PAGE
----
• Singer Wanz – featured singer on Macklemore and Ryan Lewis hit song "Thrift Shop (song)"
360° panorama of a portion of the Central Washington University campus as seen on an August afternoon. Taken at the southwest corner of campus, buildings, from left to right: Mitchell Hall, current location of most of the school's registrar and general admissions staff; McConnell Hall and auditorium, home of the Theatre Arts department; Barge Hall, financial and administrative center of campus; and Shaw-Smyser Hall, the primary building for the College of Business.

Student Union and Recreation Center[edit]

On April 26, 2006, the school opened a $58-million Student Union and Recreation Center. The Student Union and Recreation Center is home to a full-sized rock-climbing wall, fully equipped gymnasium, and an outdoor recreation office, which rents everything from rafts, to snowshoes and ice axes.

Notable women[edit]

Margaret Coffin Holmes[edit]

Margaret Coffin Holmes served as the Dean of Women for the Central Washington College of Education for 10 years.[22] In addition to her service to CWU, Margaret was also a poet and writer, her published works included college ballads, tribute poems for her colleagues, a booklet of rhymes for children called “Out of the Sky”, a work called “Polmes by Holmes,”[22] and editing of the Congressional Club Cook Book (the creation of which funded the mortgage for the Congressional club house).[23] Margaret was married to Washington U.S. Congressmen, Hal Holmes.[22] She is known for stepping in as a substitute for the main speaker and preparing a speech for the Congressional Club in 8 minutes flat.[24]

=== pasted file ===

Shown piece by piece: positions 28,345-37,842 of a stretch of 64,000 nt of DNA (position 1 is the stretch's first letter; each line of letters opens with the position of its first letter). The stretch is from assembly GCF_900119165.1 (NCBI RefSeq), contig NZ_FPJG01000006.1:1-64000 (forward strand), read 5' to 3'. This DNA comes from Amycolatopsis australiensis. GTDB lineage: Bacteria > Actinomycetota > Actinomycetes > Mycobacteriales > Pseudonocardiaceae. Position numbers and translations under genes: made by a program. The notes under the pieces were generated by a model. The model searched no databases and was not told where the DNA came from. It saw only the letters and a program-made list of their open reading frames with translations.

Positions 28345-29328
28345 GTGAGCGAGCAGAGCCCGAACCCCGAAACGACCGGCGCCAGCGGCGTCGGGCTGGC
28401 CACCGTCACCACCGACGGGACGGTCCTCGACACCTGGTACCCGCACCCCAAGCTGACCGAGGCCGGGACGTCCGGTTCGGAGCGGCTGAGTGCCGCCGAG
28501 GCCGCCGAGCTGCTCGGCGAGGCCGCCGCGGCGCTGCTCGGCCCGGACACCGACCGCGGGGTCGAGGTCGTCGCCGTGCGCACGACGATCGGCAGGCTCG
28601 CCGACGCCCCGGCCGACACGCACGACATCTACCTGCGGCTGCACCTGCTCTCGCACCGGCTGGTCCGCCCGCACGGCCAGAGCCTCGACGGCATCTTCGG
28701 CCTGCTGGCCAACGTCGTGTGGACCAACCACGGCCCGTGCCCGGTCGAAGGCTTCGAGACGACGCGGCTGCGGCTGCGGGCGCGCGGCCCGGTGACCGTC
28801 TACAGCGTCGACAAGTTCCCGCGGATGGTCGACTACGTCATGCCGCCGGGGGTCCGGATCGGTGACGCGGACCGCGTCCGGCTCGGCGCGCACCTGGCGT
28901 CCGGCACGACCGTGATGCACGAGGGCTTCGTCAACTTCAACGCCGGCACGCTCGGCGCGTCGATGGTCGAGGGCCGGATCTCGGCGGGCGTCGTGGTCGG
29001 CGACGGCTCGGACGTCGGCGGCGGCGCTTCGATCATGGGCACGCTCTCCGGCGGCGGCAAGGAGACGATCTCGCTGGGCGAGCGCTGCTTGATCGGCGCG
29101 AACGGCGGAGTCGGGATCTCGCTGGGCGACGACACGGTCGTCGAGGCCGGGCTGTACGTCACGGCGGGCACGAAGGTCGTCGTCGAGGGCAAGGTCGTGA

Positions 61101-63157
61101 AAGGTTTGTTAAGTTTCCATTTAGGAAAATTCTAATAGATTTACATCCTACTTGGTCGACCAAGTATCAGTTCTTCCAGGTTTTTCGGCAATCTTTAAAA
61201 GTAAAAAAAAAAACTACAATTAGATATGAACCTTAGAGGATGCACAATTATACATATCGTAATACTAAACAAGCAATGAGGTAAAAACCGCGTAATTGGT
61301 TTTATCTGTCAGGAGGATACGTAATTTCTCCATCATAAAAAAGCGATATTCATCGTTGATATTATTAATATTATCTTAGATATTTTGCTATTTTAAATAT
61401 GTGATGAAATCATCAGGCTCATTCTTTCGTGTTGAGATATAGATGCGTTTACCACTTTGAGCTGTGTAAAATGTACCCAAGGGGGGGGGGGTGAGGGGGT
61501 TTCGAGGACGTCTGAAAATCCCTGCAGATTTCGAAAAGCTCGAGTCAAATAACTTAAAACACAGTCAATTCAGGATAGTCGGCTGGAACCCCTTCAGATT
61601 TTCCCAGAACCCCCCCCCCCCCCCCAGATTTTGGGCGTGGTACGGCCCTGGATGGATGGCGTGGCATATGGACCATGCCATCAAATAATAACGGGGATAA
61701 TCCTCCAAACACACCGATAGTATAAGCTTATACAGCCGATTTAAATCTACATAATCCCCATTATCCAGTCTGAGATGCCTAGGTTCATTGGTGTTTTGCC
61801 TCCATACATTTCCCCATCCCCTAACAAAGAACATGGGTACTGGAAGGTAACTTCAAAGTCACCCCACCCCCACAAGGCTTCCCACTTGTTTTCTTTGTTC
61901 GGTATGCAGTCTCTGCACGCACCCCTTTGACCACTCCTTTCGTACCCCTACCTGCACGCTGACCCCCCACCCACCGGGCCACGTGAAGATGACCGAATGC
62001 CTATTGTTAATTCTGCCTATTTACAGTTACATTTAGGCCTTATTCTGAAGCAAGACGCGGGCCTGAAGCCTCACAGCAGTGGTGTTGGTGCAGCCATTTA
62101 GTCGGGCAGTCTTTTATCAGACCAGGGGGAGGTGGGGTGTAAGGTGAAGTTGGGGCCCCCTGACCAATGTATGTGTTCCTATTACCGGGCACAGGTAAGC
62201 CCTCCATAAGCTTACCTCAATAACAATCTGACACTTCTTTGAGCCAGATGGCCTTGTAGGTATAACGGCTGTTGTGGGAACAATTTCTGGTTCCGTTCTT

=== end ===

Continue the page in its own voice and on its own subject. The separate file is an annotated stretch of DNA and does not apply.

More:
Mary A. Grupe (1873–1929)[edit]

In 1960 Central Washington named the Grupe Conference Center, in Honor of Mary A. Grupe, who served at Central Washington during 1897–1907 and then again during 1912–1929.[25]

Mary A Grupe was born in Peabody Kansas in 1873. She attended the Oswego, New York Normal school, then went on to continue her education at the University of Chicago. She became a member of the Washington State normal school as an educator where she was head of the psychology department and a director of teacher training. Grupe also served a large purpose in the Ellensburg community as a member of the Governing Board of the Chamber of Commerce, as well as a member of the Ellensburg Park Board.[26]

Sarah Spurgeon (1903–1985)[edit]

Sarah Spurgeon was a professor of painting and drawing in the Department of Art at Central Washington University from 1939 to 1971.[27] Upon her retirement in 1971, she received the honor of professor emeritus.[28] Along with her contributions to CWU, Spurgeon was also a part of community projects such as creating the memorial panels that decorate the Ellensburg Community Pool.[28] In 1977, the Sarah Spurgeon Gallery was put up in Randall Hall in honor of Spurgeon’s career at CWU.[28]